I feel privileged to work with the amazing families to whom we provide advice and support in our consulting work. Not only are our clients hard-working business leaders who create jobs and economic wealth—but most of them engage in their work with a genuine commitment to “do the right thing” by all their stakeholders. It is rewarding to be so regularly privy to quiet examples of generosity, to the deep and meaningful commitment a family has to shared values, to witness the effort and investment in educating the next generation, and to see the effort expended to leave the business, the family and the world a better place.
So, while I am regularly surrounded by generous and thoughtful stewards of wealth, I was still amazed when I recently heard an interview with Peter Buffet on NPR. Peter Buffet is the son of Warren Buffet (legendary billionaire investor at Berkshire Hathaway). Though I knew that Warren Buffet had long said he was not leaving his wealth to his children, I had no idea of the thoughtful life-lessons he instilled in his children when he communicated this value to them. I’ll share some thoughts from this interview because the message is so compelling to families of wealth that I hope this serves at least as a conversation-starter in your family.
Like others who grew up as part of a famous or wealthy family, Peter Buffet long faced assumptions by others about the kind of upbringing he might have had: access to money, fancy cars, etc. Yet, this couldn’t be farther from reality. The family always lived in the same modest home (where Warren Buffet still lives today), near where the senior Buffets had grown up. There were no fancy cars; it was just an ordinary, middle-class lifestyle in every respect. However, Peter believes the special privilege that he had was having two loving parents who “said and believed that I could do anything [and provided support] not in the form of a check…(but) in the form of love and nurturing and respect for us finding our way, falling down, figuring out how to get up ourselves.”
In fact, Peter Buffet did start out with a financial advantage—he inherited part-ownership in a farm from a grandfather and his father sold the farm and then invested those proceeds in Berkshire Hathaway stock. When Peter came of age (19 years old in his family) to inherit, this investment had grown to represent $90,000. As an aspiring musician, Peter used this money to buy equipment to get his music career started, and to sustain himself for a number of years by living a very frugal lifestyle.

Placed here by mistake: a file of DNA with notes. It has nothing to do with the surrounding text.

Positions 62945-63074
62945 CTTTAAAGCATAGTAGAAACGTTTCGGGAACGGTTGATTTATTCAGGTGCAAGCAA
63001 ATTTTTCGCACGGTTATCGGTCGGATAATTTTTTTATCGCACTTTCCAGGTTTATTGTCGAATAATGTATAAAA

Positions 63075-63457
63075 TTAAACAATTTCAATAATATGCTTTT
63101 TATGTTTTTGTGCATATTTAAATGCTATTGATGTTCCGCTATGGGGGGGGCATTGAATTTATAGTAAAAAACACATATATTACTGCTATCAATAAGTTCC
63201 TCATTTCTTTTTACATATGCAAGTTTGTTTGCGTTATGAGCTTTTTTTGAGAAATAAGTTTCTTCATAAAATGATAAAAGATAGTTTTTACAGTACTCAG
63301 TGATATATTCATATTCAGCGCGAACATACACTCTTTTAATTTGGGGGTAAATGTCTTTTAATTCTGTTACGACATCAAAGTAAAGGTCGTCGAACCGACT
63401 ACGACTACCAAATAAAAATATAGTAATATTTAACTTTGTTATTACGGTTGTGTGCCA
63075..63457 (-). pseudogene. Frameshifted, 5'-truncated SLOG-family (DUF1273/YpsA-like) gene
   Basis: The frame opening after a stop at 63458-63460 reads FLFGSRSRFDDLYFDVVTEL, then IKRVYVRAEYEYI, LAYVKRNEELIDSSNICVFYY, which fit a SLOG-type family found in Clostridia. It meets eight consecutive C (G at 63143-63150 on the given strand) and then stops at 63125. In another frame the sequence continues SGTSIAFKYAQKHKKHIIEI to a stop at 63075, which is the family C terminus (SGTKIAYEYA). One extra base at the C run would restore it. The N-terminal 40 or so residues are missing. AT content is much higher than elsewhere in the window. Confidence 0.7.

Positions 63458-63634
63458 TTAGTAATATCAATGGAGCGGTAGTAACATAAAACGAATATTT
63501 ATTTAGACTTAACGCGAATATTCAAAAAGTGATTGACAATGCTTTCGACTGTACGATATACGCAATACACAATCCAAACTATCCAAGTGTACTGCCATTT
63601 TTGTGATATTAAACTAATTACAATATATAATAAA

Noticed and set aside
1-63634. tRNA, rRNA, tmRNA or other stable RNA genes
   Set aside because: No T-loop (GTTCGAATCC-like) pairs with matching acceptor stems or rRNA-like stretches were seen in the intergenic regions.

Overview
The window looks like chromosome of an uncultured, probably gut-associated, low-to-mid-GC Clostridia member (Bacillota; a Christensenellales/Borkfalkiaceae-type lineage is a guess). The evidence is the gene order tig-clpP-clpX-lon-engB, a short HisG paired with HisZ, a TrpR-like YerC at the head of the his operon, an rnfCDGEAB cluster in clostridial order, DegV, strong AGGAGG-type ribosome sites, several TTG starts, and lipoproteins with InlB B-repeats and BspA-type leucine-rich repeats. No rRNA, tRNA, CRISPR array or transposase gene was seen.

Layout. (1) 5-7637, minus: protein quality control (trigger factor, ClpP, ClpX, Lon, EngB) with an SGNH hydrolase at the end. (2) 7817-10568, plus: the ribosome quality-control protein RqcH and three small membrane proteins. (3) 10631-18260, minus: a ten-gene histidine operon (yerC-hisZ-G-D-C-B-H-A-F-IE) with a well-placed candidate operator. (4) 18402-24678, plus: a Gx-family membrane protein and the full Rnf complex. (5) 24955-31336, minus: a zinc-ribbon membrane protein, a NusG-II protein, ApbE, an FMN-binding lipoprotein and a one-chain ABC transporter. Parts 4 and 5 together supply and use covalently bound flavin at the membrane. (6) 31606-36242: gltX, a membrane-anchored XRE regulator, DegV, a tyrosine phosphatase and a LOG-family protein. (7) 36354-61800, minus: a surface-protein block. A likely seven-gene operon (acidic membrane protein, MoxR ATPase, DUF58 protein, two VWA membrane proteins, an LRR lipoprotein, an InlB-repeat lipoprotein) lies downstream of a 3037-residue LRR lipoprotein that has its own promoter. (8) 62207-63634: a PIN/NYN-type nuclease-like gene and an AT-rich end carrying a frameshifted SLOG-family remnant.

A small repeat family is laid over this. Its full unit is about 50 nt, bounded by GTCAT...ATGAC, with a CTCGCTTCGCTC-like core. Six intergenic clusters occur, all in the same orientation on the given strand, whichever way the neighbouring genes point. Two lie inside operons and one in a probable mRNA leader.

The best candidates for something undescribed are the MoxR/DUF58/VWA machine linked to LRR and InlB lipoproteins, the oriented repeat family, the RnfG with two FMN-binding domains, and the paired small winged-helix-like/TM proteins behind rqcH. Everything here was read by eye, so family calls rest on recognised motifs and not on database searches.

It is worth noting that had he left the funds in Berkshire Hathaway, that money would have grown to over $70 million today. But Peter in no way regrets the choice he made. “I am much happier having a life.” To hear him speak, you know this feeling is entirely authentic; the man is happy.
While Peter (now in his 50s) has the life experience with which to reflect back on his journey and appreciate what he has learned, he admits he experienced tough financial times over the years, and there were moments when he wished for an easier path. In fact, he acknowledges a low point in his 20s when he asked his father for money, and his father refused.
“I learned more in those (difficult) times about myself and my resiliency than I ever would have if I’d had a pile of money and I could have glided through life,” he said. “I honestly feel that it is an act of love to say, ‘I believe in you as my child, and you don’t need my help.’”
It takes a lot of courage for a person like Warren Buffet to make this statement and abide by it, no matter what. Any parent knows how hard it is to say “no” to a child, and it is particularly hard when their pain is real. As parents, we often have the power to “make it all better.” Yet, what this story really demonstrates is that true generosity may lay in allowing your children to be truly independent.
The most critical lesson in all this is Peter Buffet’s acknowledgment that he likes knowing that his success is truly his own—instead of feeling as though he has only lived off of his father’s success. In fact, Peter is an Emmy-winning musician who has clearly earned his professional success through his own hard work. To hear him tell his story is to see how rewarding and freeing it is for an individual to be given the opportunity to succeed or fail on their own terms.